This is about Kyle Korver and that white lady on the plane.
The former is an NBA veteran, a sharpshooting forward for the Utah Jazz. The latter edged past my seat on the way to her own on a crowded flight about two weeks back. A button on her shirt caught my attention. “Black Lives Matter,” it said.
Seeing that particular woman express that particular sentiment lifted me. I tapped her and pointed to the button. “Thank you,” I said. The line moved forward and whatever she said in response, I didn’t catch it.
Which brings us to Korver. Last week, The Players Tribune, which publishes first-person essays by athletes, posted a thoughtful piece called “Privileged” in which he grapples forthrightly with what it means to be a white man in America and a white player in the mostly-black NBA.
Korver zeros in on the night in 2015 when a black teammate, Thabo Sefolosha, was arrested outside a nightclub by New York City police, who broke his leg in the process. Writes Korver: “Want to know what my first thought was? About my friend and teammate? My first thought was: What was Thabo doing out at a club on a back-to-back??
“Not, How’s he doing? Not, What happened during the arrest?? Not, Something seems off with this story. Nothing like that. Before I knew the full story, and before I’d even had the chance to talk to Thabo … I sort of blamed Thabo.”
A jury would acquit Sefolosha of disorderly conduct and resisting arrest after deliberating less than an hour, and New York would end up paying $4 million to settle a federal lawsuit alleging false arrest and excessive force. But Korver’s reflexive response told him something about how we are programmed to assume the worst of black people — and about his own privilege.
The piece has made waves in the NBA fraternity. LeBron James tweeted “Salute my brother!!” NBA analyst Kenny Smith tweeted that the essay by “my new favorite player” left him teary-eyed. Former Lakers guard Byron Scott said simply, “Preach.”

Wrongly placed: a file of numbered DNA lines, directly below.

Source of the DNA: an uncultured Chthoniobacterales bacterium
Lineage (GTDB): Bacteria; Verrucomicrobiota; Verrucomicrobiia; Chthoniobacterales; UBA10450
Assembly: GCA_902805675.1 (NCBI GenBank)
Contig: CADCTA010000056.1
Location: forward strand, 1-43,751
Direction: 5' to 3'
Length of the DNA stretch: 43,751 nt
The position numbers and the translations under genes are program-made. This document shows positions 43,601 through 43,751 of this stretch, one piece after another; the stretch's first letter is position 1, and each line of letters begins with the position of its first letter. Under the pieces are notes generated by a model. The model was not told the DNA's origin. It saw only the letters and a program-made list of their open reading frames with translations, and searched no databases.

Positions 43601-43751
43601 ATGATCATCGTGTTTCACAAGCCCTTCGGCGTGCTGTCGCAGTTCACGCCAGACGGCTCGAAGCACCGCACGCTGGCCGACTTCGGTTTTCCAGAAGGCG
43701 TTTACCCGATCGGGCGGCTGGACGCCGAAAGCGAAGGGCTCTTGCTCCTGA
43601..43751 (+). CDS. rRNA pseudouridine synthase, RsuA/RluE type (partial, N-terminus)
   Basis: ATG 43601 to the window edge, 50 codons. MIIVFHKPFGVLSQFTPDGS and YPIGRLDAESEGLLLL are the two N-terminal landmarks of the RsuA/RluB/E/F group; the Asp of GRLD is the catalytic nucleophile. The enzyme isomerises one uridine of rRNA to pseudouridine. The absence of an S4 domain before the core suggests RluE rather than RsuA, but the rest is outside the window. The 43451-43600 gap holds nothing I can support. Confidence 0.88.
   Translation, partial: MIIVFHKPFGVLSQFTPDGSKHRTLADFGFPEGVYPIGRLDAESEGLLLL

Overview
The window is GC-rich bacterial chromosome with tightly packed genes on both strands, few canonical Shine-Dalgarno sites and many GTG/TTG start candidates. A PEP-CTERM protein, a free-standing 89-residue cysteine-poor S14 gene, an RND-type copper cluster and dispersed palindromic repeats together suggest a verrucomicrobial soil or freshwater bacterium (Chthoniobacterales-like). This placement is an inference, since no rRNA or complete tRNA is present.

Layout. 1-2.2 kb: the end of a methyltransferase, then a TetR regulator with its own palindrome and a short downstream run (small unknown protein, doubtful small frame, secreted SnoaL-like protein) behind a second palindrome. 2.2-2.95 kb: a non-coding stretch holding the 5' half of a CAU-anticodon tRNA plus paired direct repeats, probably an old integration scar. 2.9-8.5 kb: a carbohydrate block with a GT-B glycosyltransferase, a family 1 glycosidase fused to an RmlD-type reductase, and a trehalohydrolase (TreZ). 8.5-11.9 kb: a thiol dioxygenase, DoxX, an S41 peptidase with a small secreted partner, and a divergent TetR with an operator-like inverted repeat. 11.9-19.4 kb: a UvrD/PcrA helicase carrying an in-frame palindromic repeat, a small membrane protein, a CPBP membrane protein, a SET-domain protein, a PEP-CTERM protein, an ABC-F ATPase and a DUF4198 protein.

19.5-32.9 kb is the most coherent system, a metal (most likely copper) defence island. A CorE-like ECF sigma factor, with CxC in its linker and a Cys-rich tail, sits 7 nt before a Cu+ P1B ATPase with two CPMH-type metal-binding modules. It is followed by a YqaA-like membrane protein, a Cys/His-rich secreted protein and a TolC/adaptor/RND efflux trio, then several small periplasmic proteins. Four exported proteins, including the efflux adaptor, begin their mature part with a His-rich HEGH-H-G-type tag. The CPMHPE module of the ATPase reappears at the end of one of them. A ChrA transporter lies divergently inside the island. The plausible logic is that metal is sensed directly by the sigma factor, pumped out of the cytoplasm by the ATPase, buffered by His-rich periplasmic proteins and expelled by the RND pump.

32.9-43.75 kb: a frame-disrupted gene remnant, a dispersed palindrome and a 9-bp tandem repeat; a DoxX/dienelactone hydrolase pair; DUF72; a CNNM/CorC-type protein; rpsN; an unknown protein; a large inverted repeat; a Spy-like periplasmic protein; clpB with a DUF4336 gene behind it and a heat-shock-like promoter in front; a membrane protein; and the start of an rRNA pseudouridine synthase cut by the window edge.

It has been my experience that there are few things harder than to get some white people to wrestle with — or even concede — their own racial assumptions and privilege. There is no asininity they will not embrace, no rationalization they will not employ, no illogic they will not apply, to avoid confronting how racist America was — and is.
“Only a racist would call someone a racist,” an anonymous someone, presumably white, tweeted last week. Another chided me that calling white guys “white guys” was “name-calling.”
And so it goes.
So if one is black, it is refreshing — it is downright redemptive — to encounter a white brother or sister unafraid to be honest, to confirm that no, it’s not just your imagination. But this is about more than validation.
Korver and that woman will never know as much about being black as a black person does. Yet, counterintuitive as it may seem, their voices carry a weight on matters of race that a black person’s will not, if only because white people can’t dismiss their advocacy as self-interest. They will be heard in ways and places black people never will. Similarly, men can be more effective advocates for women and straights for gays.
But becoming that sort of advocate takes moral fiber, a willingness to shut up, listen, learn, self-examine — and speak out. It’s heartening to be reminded that such courage still exists. In an era of progress under assault, African Americans have every reason to feel anxious, angry and betrayed.
Nice to see we have a few reasons to feel hopeful, too.